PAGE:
PMCID: PMC4361963  PMID: 25802822
Glial cell line–derived neurotrophic factor family ligand; multiple sclerosis; neuropoietic cytokines; nerve growth factor family
16.  Cholecystokinin-8 regulation of NGF concentrations in adult mouse brain through a mechanism involving CCKA and CCKB receptors 
British Journal of Pharmacology  1998;123(6):1230-1236.
Nerve growth factor (NGF), a powerful agent for the growth, differentiation and regeneration of lesioned cells of the central and peripheral nervous systems, has in recent years been indicated as a potential therapeutic agent capable of reversing the processes of cell damage in neurodegenerative events in man. Since NGF does not cross the blood-brain barrier and central NGF administration requires invasive surgical procedures, the discovery of substances modulating in vivo NGF synthesis in the brain will be extremely useful for a possible clinical use of NGF.The aim of the present study to analyse if the content of NGF in the brain of adult mice can be affected by peripheral administration of cholecystokinin-8 (CCK-8), a well known neuropeptide which has stimulant actions on neurons in the brain and promotes a variety of neurobehavioural effects both in man and rodents.The dose-response and time course effects of an i.p. injection of CCK-8 on the NGF concentrations in the hippocampus, cortex, hypothalamus and pituitary of adult male mice were analysed by use of a sensitive immunoenzymatic assay for NGF. The effects of pretreatment with selective CCKA and CCKB receptor antagonists and atropine on the NGF response to CCK injection were also studied.The effects of CCK-8 were dose- and time-dependent and the injection of 8 nmol kg−1 resulted in a 3 fold increase of NGF levels in the hypothalamus and pituitary, and about a 60% increase in the hippocampus. No effects were observed in the cortex. Pretreatment with a selective CCKA receptor antagonist blocked the CCK-induced NGF increase in the hypothalamus and pituitary. In the hippocampus the same effect was obtained with a CCKB receptor antagonist. Pretreatment with atropine suppressed the CCK-induced effects on NGF levels in all the brain regions examined.Our results showing that i.p. injection with CCK-8 can modulate NGF levels in the brain through a mechanism which seems, in part, to be mediated via the vagal afferents, indicate that this neuropeptide may represent a useful pharmacological approach to enhance endogenous NGF levels in neuropathologies associated with a neurotrophin deficit.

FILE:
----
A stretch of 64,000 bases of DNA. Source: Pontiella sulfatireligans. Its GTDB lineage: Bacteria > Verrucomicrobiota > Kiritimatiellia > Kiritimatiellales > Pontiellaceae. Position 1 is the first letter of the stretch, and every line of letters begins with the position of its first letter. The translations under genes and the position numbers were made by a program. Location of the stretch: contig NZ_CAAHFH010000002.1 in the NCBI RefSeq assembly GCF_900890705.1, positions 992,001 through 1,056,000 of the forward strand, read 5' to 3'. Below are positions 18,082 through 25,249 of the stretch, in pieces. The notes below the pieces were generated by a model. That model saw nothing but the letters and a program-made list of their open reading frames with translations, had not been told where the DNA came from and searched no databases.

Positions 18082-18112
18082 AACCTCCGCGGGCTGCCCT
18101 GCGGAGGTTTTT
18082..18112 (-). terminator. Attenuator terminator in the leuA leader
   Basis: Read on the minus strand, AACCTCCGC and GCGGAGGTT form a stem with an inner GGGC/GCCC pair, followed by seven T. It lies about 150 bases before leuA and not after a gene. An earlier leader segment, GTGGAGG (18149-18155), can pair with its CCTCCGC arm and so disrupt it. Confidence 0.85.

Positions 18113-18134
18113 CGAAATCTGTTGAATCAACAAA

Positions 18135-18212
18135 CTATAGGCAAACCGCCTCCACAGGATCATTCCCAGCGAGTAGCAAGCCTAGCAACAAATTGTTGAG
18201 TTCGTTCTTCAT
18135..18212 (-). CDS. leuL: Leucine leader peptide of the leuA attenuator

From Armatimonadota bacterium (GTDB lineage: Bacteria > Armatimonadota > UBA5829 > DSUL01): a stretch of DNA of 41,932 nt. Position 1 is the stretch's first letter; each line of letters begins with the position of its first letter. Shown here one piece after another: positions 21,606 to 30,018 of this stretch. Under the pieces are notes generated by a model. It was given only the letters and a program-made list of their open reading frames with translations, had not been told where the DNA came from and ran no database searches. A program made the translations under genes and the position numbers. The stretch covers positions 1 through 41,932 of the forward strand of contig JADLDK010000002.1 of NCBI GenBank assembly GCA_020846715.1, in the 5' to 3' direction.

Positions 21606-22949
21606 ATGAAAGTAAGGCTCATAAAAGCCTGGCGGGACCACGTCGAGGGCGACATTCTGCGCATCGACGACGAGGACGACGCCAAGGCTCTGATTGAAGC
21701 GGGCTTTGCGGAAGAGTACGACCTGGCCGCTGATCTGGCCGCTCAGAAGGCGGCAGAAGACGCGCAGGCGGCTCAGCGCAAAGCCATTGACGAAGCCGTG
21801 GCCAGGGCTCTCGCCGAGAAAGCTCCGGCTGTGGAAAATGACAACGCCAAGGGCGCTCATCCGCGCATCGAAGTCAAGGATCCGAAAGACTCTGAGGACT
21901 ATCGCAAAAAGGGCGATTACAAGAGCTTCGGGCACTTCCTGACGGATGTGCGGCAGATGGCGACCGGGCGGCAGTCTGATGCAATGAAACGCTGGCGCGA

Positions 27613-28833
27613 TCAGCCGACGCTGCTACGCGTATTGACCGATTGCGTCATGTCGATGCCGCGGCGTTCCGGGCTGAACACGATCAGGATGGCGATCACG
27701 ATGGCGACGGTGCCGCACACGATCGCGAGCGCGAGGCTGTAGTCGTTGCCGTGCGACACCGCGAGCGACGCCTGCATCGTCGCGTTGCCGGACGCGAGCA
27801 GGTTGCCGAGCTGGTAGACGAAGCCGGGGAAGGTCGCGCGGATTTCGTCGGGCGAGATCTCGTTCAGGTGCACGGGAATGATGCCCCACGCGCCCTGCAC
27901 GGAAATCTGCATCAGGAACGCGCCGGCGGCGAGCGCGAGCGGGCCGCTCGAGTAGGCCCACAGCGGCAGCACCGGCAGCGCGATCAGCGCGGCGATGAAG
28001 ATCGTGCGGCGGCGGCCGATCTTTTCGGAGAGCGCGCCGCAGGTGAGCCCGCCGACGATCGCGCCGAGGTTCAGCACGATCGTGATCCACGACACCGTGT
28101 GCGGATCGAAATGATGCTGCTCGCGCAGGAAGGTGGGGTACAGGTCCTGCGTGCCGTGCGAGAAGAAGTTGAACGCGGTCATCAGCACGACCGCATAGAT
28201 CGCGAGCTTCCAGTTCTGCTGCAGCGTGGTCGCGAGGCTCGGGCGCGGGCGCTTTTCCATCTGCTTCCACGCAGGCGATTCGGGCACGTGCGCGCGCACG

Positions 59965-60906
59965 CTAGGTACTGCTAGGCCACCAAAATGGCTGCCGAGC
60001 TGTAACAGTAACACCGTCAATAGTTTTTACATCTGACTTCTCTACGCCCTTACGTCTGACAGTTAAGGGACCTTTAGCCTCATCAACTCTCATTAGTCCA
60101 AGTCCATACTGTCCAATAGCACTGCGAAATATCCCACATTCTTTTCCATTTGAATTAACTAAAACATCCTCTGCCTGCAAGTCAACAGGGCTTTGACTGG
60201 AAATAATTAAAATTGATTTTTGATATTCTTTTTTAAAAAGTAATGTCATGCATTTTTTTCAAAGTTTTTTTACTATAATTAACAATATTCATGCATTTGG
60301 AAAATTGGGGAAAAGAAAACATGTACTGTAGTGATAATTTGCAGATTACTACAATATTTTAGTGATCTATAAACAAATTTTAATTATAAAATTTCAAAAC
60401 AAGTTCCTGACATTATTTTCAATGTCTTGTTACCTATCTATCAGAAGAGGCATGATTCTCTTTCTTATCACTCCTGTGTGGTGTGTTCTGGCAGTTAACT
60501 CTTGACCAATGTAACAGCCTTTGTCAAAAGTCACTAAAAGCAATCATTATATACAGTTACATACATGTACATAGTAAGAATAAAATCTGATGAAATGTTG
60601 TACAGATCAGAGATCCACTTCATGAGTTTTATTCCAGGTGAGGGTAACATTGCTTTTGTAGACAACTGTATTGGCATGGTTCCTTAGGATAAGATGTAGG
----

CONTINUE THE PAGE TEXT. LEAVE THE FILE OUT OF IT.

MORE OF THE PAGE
PMCID: PMC1565271  PMID: 9559909
Nerve growth factor (NGF); cholecystokinin-8 (CCK-8); CCK-8 receptors; CCKA; CCKB; brain; hypothalamus; hippocampus; pituitary; atropine
17.  Treatment of trigeminal ganglion neurons in vitro with NGF, GDNF or BDNF: effects on neuronal survival, neurochemical properties and TRPV1-mediated neuropeptide secretion 
BMC Neuroscience  2005;6:4.
Nerve growth factor (NGF), glial cell line-derived neurotrophic factor (GDNF) and brain-derived neurotrophic factor (BDNF) all play important roles in the development of the peripheral sensory nervous system. Additionally, these growth factors are proposed to modulate the properties of the sensory system in the adult under pathological conditions brought about by nerve injury or inflammation. We have examined the effects of NGF, GDNF and BDNF on adult rat trigeminal ganglion (TG) neurons in culture to gain a better understanding of how these growth factors alter the cytochemical and functional phenotype of these neurons, with special attention to properties associated with nociception.
Compared with no growth factor controls, GDNF, at 1 and 100 ng/ml, significantly increased by nearly 100% the number of neurons in culture at 5 days post-plating. A significant, positive, linear trend of increasing neuron number as a function of BDNF concentration was observed, also peaking at nearly 100%. NGF treatment was without effect. Chronic treatment with NGF and GDNF significantly and concentration-dependently increased 100 nM capsaicin (CAP)-evoked calcitonin gene-related peptide (CGRP) release, reaching approximately 300% at the highest concentration tested (100 ng/ml). Also, NGF and GDNF each augmented anandamide (AEA)- and arachidonyl-2-chloroethylamide (ACEA)-evoked CGRP release, while BDNF was without effect. Utilizing immunohistochemistry to account for the proportions of TRPV1- or CGRP-positive neurons under each growth factor treatment condition and then standardizing evoked CGRP release to these proportions, we observed that NGF was much more effective in enhancing CAP- and 50 mM K+-evoked CGRP release than was GDNF. Furthermore, NGF and GDNF each altered the concentration-response function for CAP- and AEA-evoked CGRP release, increasing the Emax without altering the EC50 for either compound.
Taken together, our results illustrate that NGF, GDNF and BDNF differentially alter TG sensory neuron survival, neurochemical properties and TRPV1-mediated neuropeptide release in culture. In particular, our findings suggest that GDNF and NGF differentially modulate TRPV1-mediated neuropeptide secretion sensitivity, with NGF having a much greater effect on a per neuron basis than GDNF. These findings are discussed in relation to possible therapeutic roles for growth factors or their modulators in pathological pain states, especially as these relate to the trigeminal system.